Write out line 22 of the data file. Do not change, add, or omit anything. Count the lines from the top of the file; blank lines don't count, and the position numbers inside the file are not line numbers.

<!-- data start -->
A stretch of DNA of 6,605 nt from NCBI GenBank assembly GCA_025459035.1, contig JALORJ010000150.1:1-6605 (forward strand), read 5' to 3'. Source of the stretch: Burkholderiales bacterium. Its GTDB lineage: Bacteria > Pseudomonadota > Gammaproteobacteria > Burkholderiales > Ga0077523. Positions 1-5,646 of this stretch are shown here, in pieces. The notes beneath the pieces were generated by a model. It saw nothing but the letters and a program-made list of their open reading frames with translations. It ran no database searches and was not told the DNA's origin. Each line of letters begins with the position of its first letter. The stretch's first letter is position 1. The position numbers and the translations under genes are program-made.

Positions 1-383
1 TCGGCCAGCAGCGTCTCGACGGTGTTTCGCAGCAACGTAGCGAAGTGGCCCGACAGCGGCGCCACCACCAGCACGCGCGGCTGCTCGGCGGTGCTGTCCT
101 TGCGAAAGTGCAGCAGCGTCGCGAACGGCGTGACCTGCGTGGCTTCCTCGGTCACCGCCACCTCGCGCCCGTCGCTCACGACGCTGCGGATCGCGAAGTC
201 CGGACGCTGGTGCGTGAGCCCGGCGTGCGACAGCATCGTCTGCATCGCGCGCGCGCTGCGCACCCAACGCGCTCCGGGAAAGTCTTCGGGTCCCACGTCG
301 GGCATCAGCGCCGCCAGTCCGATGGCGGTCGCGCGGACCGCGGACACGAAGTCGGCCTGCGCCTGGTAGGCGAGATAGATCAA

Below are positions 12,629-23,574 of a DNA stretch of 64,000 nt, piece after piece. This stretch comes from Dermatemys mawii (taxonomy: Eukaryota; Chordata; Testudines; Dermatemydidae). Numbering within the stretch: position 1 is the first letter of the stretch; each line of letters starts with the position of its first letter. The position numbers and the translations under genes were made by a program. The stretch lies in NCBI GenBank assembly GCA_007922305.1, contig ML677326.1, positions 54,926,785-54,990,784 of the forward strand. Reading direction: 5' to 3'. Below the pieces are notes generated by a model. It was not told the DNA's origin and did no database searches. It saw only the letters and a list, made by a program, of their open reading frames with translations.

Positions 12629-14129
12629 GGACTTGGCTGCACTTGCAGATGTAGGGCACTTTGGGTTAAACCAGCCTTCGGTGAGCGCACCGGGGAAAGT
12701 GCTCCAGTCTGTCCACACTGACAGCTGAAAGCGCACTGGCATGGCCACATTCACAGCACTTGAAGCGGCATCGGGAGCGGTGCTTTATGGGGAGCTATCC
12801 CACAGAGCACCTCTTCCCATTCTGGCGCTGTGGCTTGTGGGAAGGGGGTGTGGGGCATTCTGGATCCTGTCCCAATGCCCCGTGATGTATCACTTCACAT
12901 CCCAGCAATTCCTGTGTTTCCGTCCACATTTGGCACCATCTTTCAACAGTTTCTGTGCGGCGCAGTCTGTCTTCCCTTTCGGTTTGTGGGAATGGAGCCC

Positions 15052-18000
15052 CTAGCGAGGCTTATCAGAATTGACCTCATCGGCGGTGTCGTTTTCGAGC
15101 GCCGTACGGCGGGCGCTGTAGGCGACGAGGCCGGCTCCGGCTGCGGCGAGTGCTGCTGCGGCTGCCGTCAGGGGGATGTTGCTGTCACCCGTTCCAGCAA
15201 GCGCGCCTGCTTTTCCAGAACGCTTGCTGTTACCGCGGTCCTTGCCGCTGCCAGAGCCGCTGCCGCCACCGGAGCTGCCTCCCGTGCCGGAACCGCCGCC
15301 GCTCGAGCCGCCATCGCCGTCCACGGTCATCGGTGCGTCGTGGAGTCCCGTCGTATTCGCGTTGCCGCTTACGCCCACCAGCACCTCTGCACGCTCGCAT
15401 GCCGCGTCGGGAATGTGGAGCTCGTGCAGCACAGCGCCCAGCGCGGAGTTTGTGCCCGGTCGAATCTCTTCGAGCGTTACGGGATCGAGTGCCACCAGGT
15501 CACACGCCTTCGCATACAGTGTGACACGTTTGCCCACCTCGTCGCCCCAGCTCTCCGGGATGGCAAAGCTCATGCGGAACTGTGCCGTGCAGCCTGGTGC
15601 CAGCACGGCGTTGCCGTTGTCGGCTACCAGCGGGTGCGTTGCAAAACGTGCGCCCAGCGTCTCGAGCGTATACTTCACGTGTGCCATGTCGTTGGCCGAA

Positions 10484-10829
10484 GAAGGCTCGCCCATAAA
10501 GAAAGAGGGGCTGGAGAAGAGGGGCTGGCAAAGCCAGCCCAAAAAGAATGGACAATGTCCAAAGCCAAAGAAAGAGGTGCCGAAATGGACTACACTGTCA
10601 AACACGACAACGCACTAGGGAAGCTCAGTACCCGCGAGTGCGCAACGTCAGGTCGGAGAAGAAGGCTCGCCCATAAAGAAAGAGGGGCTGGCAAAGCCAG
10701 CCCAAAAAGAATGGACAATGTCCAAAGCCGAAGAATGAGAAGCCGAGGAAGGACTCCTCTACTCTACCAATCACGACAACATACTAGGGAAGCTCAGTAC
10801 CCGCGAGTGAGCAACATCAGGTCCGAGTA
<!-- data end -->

10484 GAAGGCTCGCCCATAAA